The law, part of a wider pattern of targeting the non-violent BDS movement, decried as “attempt by the government to silence one side of a public debate”
Source: Common Dreams/Jessica Corbett
The American Civil Liberties Union (ACLU) on Wednesday filed a lawsuit to challenge a Kansas law that requires any company or individual who contracts with the state to sign a statement certifying that they are not actively engaged in boycotting Israel.
“This law is an unconstitutional attempt by the government to silence one side of a public debate by coercing people not to express their beliefs, including through participation in a political boycott,” said ACLU attorney Brian Hauss. The law took effect July 1, 2017.
The lawsuit could have sweeping consequences nationally. Kansas’ law is similar not only to laws adopted by other states but also to theIsrael Anti-Boycott Act that has been introduced in the U.S. House and Senate.
“From the Boston Tea Party to the Montgomery bus boycott to the campaign to divest from businesses operating in apartheid South Africa, political boycotts have been a proud part of this country’s constitutional tradition.”
—Brian Hauss, ACLU attorney
In July, the ACLU sent a letter to Congress opposing the congressional proposal, and according to the group, “as a result, Senate sponsors of the bill are considering changes.”
“These bills and laws vary in numerous respects, but they share a common goal of scaring people away people from participating in boycotts meant to protest Israeli government policies, including what are known as Boycott, Divestment, and Sanctions (BDS) campaign,” Hauss wrote for the Israeli newspaper Haaretz on Wednesday.
“From the Boston Tea Party to the Montgomery bus boycott to the campaign to divest from businesses operating in apartheid South Africa, political boycotts have been a proud part of this country’s constitutional tradition,” Hauss concluded. “That’s why the ACLU has opposed anti-boycott bills in state legislatures for the past several years. That’s why we’ve come out against the Israel Anti-Boycott Act in Congress. And that’s why we’re suing to challenge Kansas’s unconstitutional anti-boycott law.”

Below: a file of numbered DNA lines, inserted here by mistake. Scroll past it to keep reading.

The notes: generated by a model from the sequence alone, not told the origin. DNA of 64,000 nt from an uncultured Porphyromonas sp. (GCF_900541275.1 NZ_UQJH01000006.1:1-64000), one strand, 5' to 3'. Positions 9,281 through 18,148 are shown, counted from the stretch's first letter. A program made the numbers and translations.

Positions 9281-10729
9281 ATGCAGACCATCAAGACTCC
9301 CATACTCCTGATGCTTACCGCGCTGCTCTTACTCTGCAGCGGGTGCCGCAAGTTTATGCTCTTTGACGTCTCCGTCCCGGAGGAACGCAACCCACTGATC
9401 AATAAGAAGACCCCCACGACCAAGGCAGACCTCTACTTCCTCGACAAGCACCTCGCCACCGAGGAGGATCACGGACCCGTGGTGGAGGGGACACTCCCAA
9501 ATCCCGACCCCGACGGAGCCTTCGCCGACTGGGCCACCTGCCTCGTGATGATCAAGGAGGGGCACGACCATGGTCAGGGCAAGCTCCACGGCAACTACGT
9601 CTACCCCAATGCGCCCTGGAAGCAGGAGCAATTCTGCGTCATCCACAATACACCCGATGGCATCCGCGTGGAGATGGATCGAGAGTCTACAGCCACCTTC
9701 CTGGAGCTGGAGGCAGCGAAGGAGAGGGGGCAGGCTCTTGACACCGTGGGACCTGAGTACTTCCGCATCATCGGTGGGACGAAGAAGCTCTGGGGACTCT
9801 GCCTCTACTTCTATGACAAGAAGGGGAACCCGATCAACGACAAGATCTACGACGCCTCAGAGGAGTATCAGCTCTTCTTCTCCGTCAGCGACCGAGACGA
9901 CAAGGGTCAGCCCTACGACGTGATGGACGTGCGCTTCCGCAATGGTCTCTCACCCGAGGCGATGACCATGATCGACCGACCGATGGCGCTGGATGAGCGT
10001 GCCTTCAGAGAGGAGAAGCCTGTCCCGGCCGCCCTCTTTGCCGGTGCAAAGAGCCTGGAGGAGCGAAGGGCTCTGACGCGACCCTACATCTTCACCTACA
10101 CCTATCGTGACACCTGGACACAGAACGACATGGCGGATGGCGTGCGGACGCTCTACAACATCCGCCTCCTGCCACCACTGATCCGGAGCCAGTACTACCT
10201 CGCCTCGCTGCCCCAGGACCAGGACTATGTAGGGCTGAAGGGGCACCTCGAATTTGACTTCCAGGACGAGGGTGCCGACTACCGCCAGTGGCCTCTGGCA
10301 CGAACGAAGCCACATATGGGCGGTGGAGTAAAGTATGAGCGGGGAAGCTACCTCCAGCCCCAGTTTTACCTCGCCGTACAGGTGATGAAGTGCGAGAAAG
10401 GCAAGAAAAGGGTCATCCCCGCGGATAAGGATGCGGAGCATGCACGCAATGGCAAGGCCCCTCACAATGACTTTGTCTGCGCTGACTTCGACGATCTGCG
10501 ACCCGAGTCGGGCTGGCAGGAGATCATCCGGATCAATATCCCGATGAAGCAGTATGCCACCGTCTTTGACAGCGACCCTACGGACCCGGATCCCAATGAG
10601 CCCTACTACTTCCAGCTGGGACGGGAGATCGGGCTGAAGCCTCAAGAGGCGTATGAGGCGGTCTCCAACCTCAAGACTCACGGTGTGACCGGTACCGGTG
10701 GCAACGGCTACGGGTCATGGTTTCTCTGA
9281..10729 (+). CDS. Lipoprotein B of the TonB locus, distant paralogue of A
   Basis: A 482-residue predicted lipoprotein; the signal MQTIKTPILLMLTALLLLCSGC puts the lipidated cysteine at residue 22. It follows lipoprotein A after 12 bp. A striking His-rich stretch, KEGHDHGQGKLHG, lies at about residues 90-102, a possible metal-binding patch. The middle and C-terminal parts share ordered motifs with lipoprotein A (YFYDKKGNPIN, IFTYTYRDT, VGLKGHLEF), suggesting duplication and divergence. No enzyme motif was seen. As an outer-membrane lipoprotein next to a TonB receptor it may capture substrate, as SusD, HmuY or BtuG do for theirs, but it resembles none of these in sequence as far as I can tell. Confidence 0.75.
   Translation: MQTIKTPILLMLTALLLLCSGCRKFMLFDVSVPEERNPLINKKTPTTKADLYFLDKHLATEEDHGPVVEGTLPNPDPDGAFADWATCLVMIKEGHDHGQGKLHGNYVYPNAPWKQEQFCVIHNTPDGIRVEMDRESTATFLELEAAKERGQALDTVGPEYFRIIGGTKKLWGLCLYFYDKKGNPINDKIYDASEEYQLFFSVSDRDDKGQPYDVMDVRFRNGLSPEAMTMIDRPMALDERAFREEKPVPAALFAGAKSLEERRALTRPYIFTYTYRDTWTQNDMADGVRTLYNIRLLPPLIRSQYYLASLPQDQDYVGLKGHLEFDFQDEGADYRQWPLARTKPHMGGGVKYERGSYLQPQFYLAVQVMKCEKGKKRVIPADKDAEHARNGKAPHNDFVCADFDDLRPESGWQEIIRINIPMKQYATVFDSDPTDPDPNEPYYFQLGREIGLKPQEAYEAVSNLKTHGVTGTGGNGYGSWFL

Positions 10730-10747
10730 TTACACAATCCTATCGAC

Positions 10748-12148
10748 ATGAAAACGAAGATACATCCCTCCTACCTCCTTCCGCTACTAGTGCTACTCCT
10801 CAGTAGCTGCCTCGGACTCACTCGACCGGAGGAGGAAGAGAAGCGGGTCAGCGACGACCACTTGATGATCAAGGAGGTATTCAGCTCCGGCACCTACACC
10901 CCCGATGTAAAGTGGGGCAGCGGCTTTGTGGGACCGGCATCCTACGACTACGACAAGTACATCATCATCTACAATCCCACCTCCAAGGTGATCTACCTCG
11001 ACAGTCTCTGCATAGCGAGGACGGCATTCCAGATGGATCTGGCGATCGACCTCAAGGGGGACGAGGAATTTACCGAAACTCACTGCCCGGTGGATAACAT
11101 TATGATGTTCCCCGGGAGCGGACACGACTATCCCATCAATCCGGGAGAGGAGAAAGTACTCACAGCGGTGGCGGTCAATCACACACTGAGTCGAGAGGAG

The ACLU is representing a high school mathematics educator, Esther Koontz, who belongs to the Mennonite Church USA. Koontz has decided to not purchase products made by Israeli companies and companies that operate in occupied Palestinian territories, in order to comply with calls (pdf) for an Israel boycott by members of her congregation.
Koontz, who develops her school’s math curriculum and trains teachers, had planned to contract with the state to work for the Kansas Department of Education’s Math and Science Partnerships program. However, she could not sign the form certifying she wasn’t participating in an Israel boycott, and the state subsequently refused to hire her.
“I’m disappointed that I can’t be a math trainer for the state of Kansas because of my political views about human rights across the globe,” said Koontz.
“The state should not be telling people what causes they can or can’t support,” she continued. “You don’t need to share my beliefs or agree with my decisions to understand that this law violates my free speech rights.”
In a statement released Wednesday, the ACLU explained several reasons why the Kansas law violates the First Amendment:
- it compels speech regarding protected political beliefs, associations, and expression;
- restricts the political expression and association of government contractors;
- and discriminates against protected expression based on its content and viewpoint.
“Because the Act engages in speaker-based discrimination and burdens fundamental First Amendment rights,” the suit alleges, “it also violates the Equal Protection Clause.”
The advocacy group Jewish Voice for Peace (JVP) welcomed the ACLU’s lawsuit and alluded to the ruling’s potential ability to defeat other measures nationwide.
“Whether in Kansas or in Congress, this kind of legislation is an anti-democratic attempt to silence a nonviolent movement for equality for Palestinians and a just peace for everyone in the region,” said Rabbi Joseph Berman, JVP’s government affairs liaison.
“It sets an alarming precedent of curtailing free speech,” he added, “in an era when mobilizing grassroots energy to resist repressive government policies is more important than ever.”